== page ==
The Role of Quorum Sensing in Necrotic Enteritis Development

The fast onset of necrotic enteritis and the devastating production losses it inflicts make it one of the most challenging diseases for the poultry industry, particularly for antibiotic-free producers. Clostridium perfringens, the cause of necrotic enteritis, possesses a number of virulence factors that allow it to mount a fast, efficient attack on the host including potent toxins and cell-to-cell communication (quorum sensing). However, natural mineral-based products that can disrupt quorum sensing and reduce the virulence of C. perfringens are available.

The Pathogenesis of Necrotic Enteritis

C. perfringens is an anerobic, spore-forming pathogen found in the normal microbiota of poultry, as well as the poultry house. Necrotic enteritis occurs when predisposing conditions, such as a change in diet, immune status or intestinal pathophysiology, promote an overgrowth of C. perfringens. Coccidiosis can also increase the incidence of necrotic enteritis, as the damage that Eimeria spp. cause to intestinal epithelial cells promotes the invasion of C. perfringens (as well as other pathogens).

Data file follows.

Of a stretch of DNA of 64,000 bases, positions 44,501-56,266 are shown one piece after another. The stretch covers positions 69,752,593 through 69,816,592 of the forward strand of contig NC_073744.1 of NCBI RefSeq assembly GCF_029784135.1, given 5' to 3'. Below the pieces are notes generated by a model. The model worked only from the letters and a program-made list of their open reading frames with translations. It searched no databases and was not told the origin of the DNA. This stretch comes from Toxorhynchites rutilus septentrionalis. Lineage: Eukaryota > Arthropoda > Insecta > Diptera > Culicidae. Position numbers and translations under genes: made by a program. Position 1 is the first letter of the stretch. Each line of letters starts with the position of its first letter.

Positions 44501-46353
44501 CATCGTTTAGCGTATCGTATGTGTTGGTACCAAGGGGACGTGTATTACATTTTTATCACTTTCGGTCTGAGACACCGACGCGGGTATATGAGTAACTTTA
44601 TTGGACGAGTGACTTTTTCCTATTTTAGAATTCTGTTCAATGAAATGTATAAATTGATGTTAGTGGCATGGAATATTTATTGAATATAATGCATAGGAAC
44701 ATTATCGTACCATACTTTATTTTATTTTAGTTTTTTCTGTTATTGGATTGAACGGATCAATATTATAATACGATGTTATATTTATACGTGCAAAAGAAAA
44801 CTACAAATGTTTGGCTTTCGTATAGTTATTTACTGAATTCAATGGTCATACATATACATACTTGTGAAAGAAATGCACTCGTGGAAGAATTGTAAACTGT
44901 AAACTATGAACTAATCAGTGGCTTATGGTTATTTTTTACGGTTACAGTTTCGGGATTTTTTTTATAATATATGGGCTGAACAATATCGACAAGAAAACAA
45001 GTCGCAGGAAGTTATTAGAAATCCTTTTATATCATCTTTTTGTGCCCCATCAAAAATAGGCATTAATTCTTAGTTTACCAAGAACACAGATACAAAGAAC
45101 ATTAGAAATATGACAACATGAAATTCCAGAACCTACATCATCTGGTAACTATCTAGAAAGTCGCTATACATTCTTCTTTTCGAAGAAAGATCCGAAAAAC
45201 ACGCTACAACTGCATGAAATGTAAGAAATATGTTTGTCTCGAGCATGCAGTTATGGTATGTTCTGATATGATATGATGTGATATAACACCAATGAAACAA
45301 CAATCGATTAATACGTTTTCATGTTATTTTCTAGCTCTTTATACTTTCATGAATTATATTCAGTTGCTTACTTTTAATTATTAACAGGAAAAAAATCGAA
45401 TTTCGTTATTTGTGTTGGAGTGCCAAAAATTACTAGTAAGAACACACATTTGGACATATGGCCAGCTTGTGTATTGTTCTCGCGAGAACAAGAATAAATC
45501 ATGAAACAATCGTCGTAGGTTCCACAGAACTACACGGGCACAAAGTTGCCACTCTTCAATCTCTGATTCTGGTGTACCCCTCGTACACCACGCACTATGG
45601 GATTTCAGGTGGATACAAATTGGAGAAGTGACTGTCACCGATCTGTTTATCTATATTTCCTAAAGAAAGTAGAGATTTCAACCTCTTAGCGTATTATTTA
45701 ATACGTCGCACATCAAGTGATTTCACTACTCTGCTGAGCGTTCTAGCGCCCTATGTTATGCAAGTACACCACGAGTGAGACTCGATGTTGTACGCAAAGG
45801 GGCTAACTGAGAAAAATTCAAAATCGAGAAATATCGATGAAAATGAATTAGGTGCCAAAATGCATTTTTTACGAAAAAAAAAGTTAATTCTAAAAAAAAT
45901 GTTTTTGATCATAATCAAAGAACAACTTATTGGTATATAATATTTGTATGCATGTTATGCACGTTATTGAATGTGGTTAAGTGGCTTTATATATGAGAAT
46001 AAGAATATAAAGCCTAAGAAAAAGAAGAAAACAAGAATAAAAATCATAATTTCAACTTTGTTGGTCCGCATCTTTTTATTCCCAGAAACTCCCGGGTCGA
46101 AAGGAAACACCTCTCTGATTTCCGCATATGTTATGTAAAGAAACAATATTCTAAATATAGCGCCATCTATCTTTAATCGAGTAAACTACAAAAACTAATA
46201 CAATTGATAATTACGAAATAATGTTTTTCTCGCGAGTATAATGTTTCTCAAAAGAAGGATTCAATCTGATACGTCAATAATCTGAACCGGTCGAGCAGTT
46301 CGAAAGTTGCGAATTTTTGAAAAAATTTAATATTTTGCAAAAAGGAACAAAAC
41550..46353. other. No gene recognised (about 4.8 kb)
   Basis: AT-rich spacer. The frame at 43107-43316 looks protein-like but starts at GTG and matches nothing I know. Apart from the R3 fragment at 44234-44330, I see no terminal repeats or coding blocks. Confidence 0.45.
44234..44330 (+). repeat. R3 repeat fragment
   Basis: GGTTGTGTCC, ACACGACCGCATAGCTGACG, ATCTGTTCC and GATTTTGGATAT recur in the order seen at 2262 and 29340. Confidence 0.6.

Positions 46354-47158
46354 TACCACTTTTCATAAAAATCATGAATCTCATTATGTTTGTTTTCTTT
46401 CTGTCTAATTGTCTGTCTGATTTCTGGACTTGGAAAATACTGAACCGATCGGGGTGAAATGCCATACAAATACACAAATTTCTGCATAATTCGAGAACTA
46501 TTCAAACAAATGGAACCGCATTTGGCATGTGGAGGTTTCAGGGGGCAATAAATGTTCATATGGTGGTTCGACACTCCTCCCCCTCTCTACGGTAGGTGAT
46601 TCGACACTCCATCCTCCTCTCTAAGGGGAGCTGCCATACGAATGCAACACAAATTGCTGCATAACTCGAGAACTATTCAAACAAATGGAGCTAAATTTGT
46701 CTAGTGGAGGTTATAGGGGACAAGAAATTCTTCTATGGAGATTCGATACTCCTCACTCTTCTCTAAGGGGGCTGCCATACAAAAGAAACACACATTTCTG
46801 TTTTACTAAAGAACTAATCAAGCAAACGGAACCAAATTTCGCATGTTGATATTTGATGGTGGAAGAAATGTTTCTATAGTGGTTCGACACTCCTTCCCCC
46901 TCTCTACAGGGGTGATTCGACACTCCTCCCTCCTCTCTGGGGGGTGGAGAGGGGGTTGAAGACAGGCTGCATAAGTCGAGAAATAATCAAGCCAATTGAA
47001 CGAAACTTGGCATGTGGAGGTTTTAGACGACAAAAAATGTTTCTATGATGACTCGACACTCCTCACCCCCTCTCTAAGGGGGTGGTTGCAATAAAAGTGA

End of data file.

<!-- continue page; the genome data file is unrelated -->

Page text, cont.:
C. perfringens’ Rapid Infection Rate

C. perfringens is one of the fastest growing bacterial pathogens. Under optimal conditions it can replicate every 8 to 10 minutes — outgrowing other resident bacteria to achieve intestinal colonization.1 As well as a rapid growth rate, C. perfringens infection involves multiple steps, which likely occur simultaneously, including colonization, replication, nutrient procurement, evasion of host immune defenses, host tissue damage and transmission.2

Exotoxin Roles in Necrotic Enteritis Development

Multiple exotoxins can be produced by C. perfringens, including alpha-toxin and necrotic enteritis toxin B-like toxin (NetB). Alpha-toxin is cytotoxic to endothelial cells, red blood cells, white blood cells and platelets, while NetB toxin forms pores in cell membranes that allow electrolytes to rupture cells, causing cell death and necrotic lesions in the small intestinal mucosa.3 These two toxins are known to have a role in necrotic enteritis development.

C. perfringens Growth Depends on Host Nutrients

C. perfringens relies on nutrients from the host to live and multiply — a process which results in the destruction of host tissues (formation of necrotic lesions). C. perfringens lacks enzymes needed for amino acid biosynthesis and subsequent protein synthesis, so enzymes and toxins are released to degrade structural proteins from the host.4 The host amino acids and/or peptides are then taken in by C. perfringens for use in its own protein synthesis. 4

To produce energy, C. perfringens degrades large sugar compounds from the host and ferments them, producing gas that enhances the anerobic environment.4 C. perfringens also produces hyaluronidases that increase connective tissue permeability and help C. perfringens spread into deeper tissues.4

Quorum Sensing Controls Exotoxin and Enzyme Production